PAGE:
However, Mersch also warned that risks related to global factors, including “the threat of increased protectionism, the finalization of the Brexit negotiations and vulnerabilities in emerging markets are gaining prominence.”
German government to revise down growth forecasts to 1.8% in both 2018 and 2019
Reuters reported, according to a document they obtained, German government slashed growth forecast for both 2018 and 2019 in the update to be released tomorrow. Growth is now projected to be at 1.8% in both 2018 and 2019, down from prior projections of 2.3% and 2.1% respectively. For 2020, growth is expected to be unchanged at 1.8%. Weak global trade, lowered state consumption and softer auto sector are the causes for slower than expected growth.
Inflation is projected to be at 1.9% in 2018 and rise further to 2.0% in 2019. The document also noted that “in view of the strong expansion of disposable income and moderate inflation, private consumption is likely to pick up noticeably.” House hold spending is expected to grow 1.6% in 2018 and 2.0% in 2019. State consumption is projected to grow 1.4% in 2018 and 2.5% in 2019. State investment is project to rise 5.9% in 2018 and 5.2% in 2019.
According to IMF’s latest forecasts released earlier this week, German growth is projected at 1.9% in 2018 and 1.9% in 2019, revised down from April forecasts of 2.5% and 2.0% respectively.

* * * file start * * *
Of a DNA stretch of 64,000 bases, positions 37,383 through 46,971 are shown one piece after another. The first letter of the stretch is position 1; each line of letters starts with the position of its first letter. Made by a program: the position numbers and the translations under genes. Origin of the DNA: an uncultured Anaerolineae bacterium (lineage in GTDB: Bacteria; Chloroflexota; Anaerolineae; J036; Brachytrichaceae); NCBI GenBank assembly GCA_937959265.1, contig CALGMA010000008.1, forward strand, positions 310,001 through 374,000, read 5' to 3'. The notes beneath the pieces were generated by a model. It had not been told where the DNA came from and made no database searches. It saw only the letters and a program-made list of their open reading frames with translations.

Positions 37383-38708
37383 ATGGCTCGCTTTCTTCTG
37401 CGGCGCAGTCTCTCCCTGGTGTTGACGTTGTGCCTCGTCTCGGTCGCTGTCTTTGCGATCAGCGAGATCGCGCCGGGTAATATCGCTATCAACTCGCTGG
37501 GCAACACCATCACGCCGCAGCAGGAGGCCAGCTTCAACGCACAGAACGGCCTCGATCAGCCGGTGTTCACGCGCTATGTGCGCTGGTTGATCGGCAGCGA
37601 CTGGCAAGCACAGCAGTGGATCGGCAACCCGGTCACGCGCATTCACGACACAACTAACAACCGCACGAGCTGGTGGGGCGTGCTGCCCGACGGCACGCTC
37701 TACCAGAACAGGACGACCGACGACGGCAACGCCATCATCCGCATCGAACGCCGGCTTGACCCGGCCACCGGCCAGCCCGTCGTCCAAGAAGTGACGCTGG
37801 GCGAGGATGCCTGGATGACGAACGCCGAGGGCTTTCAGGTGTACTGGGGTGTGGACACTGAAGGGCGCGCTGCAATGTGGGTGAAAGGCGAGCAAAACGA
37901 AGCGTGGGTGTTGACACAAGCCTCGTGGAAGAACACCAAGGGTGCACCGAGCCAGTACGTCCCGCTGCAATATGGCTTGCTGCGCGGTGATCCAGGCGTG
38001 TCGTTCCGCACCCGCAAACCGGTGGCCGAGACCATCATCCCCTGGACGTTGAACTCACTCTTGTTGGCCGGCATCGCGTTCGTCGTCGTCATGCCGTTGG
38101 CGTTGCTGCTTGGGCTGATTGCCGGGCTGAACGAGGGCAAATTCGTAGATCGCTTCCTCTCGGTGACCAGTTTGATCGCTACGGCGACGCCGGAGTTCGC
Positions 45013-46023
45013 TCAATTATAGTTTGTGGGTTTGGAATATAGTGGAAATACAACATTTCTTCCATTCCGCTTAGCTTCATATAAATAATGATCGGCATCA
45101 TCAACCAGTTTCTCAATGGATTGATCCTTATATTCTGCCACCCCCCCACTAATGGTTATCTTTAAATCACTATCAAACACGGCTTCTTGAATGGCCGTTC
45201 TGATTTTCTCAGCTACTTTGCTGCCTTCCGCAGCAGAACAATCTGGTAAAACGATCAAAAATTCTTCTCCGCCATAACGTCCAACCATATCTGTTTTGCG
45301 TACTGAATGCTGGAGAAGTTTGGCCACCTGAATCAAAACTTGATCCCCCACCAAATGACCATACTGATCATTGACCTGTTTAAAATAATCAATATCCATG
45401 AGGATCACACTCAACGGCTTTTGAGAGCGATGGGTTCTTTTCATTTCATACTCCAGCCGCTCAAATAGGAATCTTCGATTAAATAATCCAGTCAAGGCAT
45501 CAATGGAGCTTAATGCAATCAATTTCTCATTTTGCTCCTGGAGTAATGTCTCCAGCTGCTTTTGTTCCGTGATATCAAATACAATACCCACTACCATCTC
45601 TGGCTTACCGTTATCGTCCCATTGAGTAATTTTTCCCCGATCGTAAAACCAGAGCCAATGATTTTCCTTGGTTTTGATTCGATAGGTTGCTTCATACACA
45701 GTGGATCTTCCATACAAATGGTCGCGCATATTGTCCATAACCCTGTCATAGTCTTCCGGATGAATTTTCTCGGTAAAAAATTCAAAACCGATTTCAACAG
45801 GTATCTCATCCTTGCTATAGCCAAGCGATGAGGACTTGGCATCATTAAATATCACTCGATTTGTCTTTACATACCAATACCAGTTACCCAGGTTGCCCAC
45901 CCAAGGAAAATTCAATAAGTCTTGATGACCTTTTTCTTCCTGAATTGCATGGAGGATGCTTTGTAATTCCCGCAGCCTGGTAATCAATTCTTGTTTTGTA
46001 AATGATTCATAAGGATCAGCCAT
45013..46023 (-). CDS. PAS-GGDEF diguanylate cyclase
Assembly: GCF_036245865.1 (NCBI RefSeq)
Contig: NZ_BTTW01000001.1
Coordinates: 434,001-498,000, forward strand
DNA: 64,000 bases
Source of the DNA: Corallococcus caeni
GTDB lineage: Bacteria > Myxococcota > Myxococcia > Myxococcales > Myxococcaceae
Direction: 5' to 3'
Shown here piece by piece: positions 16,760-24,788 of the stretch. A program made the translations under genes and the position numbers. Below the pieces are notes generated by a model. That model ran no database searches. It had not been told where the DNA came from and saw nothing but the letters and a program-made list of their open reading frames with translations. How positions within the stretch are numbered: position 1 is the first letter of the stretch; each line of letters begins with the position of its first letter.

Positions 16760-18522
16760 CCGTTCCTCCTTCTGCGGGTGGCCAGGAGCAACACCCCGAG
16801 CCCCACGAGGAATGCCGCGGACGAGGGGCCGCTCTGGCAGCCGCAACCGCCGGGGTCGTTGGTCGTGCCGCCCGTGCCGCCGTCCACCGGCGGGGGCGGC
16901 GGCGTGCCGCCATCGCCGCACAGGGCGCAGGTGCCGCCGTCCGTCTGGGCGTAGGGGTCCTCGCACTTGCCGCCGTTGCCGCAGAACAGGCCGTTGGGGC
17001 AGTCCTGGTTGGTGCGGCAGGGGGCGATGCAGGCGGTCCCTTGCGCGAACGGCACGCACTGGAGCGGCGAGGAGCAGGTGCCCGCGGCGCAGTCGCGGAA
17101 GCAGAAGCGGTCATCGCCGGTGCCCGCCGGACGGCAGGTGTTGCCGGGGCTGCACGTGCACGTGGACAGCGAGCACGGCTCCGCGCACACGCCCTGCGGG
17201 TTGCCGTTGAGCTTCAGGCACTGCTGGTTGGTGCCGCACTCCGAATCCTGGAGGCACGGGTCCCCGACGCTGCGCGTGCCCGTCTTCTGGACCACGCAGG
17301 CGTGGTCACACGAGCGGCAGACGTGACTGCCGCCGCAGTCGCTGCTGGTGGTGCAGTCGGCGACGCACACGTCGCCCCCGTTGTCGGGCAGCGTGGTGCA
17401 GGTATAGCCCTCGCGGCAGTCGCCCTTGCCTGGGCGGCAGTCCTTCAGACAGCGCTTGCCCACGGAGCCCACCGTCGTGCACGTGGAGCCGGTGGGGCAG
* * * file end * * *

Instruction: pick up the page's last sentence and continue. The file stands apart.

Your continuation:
EUR/USD Mid-Day Outlook
Daily Pivots: (S1) 1.1449; (P) 1.1476; (R1) 1.1520; More…..
Intraday bias in EUR/USD remains neutral for consolidation above 1.1431. But with 1.1549 minor resistance intact, another decline is still expected. On the downside, below 1.1431 will resume the fall from 1.1814 and target 1.1300 low. Nonetheless, break of 1.1549 will indicate short term bottoming and bring stronger rebound, back to 55 day EMA (now at 1.1621).
In the bigger picture, corrective pattern from 1.1300 could have completed at 1.1814 after hitting 38.2% retracement of 1.2555 to 1.1300at 1.1779. Decisive break of 1.1300 will resume the down trend from 1.2555 to 61.8% retracement of 1.0339 (2017 low) to 1.2555 at 1.1186 next. Sustained break there will pave the way to retest 1.0339. On the upside, break of 1.1814 will delay the bearish case and extend the correction from 1.1300 with another rise before completion.
Economic Indicators Update
|23:30||AUD||Westpac Consumer Confidence Oct||1.00%||-3.00%|
|23:50||JPY||Machine Orders M/M Aug||6.80%||-3.60%||11.00%|
|06:00||JPY||Machine Tool Orders Y/Y (Sep P)||2.80%||5.10%|
|08:30||GBP||Visible Trade Balance (GBP) Aug||-11.2B||-10.9B||-10.0B||-10.4B|
|08:30||GBP||Industrial Production M/M Aug||0.20%||0.10%||0.10%||0.40%|
|08:30||GBP||Industrial Production Y/Y Aug||1.30%||1.10%||0.90%||1.00%|
|08:30||GBP||Manufacturing Production M/M Aug||-0.20%||0.20%||-0.20%||0.00%|
|08:30||GBP||Manufacturing Production Y/Y Aug||1.30%||1.50%||1.10%||1.40%|
|08:30||GBP||Construction Output SA M/M Aug||-0.70%||-0.40%||0.50%|
|08:30||GBP||GDP M/M Aug||0.00%||0.10%||0.30%||0.40%|
|08:30||GBP||Index of Services 3M/3M Aug||0.50%||0.60%||0.60%||0.70%|
|12:30||CAD||Building Permits M/M Aug||0.40%||1.30%||-0.10%||-1.50%|
|12:30||USD||PPI M/M Sep||0.20%||0.20%||-0.10%|
|12:30||USD||PPI Y/Y Sep||2.60%||2.80%||2.80%|
|12:30||USD||PPI Core M/M Sep||0.20%||0.20%||-0.10%|
|12:30||USD||PPI Core Y/Y Sep||2.50%||2.40%||2.30%|
|14:00||USD||Wholesale Inventories M/M Aug F||0.80%||0.80%|